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Arrange a funeral
When arranging a loved one's funeral, find out:
- if they've got a pre-paid funeral plan - this will set out some or all of what they'd like at their funeral
- if they've left instructions in their will
If they haven't left instructions, you can organise the funeral yourself or use a funeral director.
Usually the next of kin or executor of the will arranges and pays for the funeral. They can then claim the costs back from the deceased person's estate. It's important to know how much money is in the estate to make sure there is enough to cover these costs.
If a person dies without next of kin, we will arrange and pay for a simple funeral.
Choosing a funeral director
There are lots of decisions to be made at this stressful time and most people choose to use a funeral director. Friends and family can sometimes recommend a good, local funeral director. The National Association of Funeral Directors or Society of Allied and Independent Funeral Directors must give you a price list on request.
They can't exceed any written estimate they give you without your permission.
Funeral directors can advise you in exceptional circumstances, for example, if the death happened away from home.
A list of local funeral directors is available from Preston Cemetery office.
Paying for a funeral
Any money in the deceased's bank account will usually be frozen. Funds can be released to the executor/administrator of the will to pay for a funeral. You should discuss this with the bank or building society.
Funeral costs can include:
- funeral director fees
- things the funeral director pays for on your behalf (called 'disbursements' or 'third-party costs'), for example, crematorium or cemetery fees, or a newspaper announcement about the death
- local authority burial or cremation fees
Funeral directors may list all these costs in their quote.
The funeral can be paid for:
- from a pre-paid funeral plan or insurance policy the person had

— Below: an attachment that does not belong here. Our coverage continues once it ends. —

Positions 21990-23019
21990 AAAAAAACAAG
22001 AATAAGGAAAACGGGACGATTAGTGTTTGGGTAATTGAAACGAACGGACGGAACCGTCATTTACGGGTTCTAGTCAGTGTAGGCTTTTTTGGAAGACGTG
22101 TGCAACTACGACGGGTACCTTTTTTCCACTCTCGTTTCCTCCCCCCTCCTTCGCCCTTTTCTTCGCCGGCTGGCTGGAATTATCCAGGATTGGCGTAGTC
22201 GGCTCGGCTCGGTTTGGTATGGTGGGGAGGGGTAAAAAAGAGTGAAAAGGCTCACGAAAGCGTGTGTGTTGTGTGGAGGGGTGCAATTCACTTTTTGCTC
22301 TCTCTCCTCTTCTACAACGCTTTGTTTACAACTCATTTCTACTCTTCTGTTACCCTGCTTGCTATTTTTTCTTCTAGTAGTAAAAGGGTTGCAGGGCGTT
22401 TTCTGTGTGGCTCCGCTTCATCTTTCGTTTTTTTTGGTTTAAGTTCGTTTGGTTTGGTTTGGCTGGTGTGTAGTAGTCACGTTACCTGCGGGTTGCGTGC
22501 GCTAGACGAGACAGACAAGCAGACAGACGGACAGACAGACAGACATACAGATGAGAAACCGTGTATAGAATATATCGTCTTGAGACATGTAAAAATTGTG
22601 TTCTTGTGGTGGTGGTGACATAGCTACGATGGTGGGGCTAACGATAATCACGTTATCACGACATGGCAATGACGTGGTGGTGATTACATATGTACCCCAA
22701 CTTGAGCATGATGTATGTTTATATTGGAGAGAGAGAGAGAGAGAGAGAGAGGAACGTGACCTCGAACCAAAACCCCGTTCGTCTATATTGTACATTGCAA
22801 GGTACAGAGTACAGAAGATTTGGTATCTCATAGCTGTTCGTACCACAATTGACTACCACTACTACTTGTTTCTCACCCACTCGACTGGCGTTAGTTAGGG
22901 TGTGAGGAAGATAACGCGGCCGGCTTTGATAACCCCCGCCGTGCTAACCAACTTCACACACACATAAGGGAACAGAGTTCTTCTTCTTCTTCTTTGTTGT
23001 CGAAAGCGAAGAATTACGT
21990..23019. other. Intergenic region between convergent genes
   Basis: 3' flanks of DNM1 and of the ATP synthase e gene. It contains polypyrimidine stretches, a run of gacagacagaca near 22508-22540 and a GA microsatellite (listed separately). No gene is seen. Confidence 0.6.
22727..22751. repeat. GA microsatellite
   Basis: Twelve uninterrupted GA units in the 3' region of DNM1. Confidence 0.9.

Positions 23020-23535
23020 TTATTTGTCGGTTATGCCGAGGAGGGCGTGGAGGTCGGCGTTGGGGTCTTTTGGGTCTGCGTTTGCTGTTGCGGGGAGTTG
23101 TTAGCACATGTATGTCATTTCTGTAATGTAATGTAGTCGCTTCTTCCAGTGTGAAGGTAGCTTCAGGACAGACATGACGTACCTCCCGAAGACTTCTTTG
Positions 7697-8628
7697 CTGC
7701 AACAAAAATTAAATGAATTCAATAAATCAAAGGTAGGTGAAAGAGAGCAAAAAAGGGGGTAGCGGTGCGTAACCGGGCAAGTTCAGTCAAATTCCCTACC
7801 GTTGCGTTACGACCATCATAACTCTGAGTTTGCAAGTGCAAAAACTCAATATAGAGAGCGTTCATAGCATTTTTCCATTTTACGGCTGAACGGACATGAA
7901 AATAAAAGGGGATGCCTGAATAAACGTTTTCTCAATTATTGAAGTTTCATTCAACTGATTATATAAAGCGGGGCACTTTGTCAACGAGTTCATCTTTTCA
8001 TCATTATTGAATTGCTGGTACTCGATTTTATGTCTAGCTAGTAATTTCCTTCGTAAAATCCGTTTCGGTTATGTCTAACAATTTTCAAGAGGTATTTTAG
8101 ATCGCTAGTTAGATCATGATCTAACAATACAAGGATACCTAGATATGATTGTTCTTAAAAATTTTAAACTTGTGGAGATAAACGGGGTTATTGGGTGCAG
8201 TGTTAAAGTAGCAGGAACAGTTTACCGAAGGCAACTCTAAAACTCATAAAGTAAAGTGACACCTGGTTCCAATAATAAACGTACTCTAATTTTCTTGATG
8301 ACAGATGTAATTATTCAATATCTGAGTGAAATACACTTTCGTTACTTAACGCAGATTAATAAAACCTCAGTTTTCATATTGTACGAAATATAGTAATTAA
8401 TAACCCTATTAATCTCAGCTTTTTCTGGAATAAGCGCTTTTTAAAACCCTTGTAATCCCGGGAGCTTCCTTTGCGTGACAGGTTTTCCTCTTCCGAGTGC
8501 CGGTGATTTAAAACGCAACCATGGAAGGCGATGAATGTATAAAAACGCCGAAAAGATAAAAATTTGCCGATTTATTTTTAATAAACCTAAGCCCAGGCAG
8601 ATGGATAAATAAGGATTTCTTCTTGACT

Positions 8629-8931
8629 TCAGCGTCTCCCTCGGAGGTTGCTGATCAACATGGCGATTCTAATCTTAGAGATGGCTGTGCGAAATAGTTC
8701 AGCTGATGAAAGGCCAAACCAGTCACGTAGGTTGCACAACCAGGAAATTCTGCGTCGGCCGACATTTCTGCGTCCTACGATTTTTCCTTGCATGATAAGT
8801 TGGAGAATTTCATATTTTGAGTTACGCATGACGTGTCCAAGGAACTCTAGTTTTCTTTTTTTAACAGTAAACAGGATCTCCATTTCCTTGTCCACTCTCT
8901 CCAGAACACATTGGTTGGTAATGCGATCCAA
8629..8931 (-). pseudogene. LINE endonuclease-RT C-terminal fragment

- by you, other family members or friends
- with money from the person's estate
If you are on a low income and you or your partner claim certain benefits you could get a funeral payment from the Department for Work and Pensions. You can claim from the date of death to three months after the funeral. The amount of the payment will usually be claimed back from the deceased person’s estate.
To claim a funeral payment, download and complete the SF200 form from the website and take it to your local Jobcentre Plus or phone the bereavement helpline on 0345 606 0265.
If a person dies without next of kin, we will arrange and pay for a simple funeral. We will reclaim the cost of the funeral from any available assets the deceased person might have.
The funeral will cover the costs of a simple service and a small posy of flowers. No cars or announcement in the press will be paid for.
A religious ceremony is normally arranged through your local church or place of worship, but your funeral director may be able to put you in touch with the appropriate representative. Most religious funerals follow a set pattern of prayer, hymns and readings followed by the committal.
A civil ceremony is driven by the wishes, beliefs and values of the deceased and their family, not by the beliefs or ideology of the person conducting the funeral. This means that members of the Institute (known as Civil Funeral Celebrants) conduct non-religious funeral ceremonies as well as funeral ceremonies including religious material, if this is preferred by the deceased or bereaved.
A humanist funeral is more appropriate for those who didn't live to religious principles or accept religious views of life or death. A humanist funeral or memorial ceremony recognises no ‘after-life’ and celebrates the life of the person who has died. Proper tribute is paid to them, with emphasis to the life they lived, the connections they made and have left behind.
A humanist ceremony allows friends, relatives and acquaintances to express their feelings and share their memories. Humanist celebrants will be sensitive to your wishes, but ready to give clear guidance and answer questions when required.
They are familiar with cremation and burial procedures and empathise with the experience of bereavement.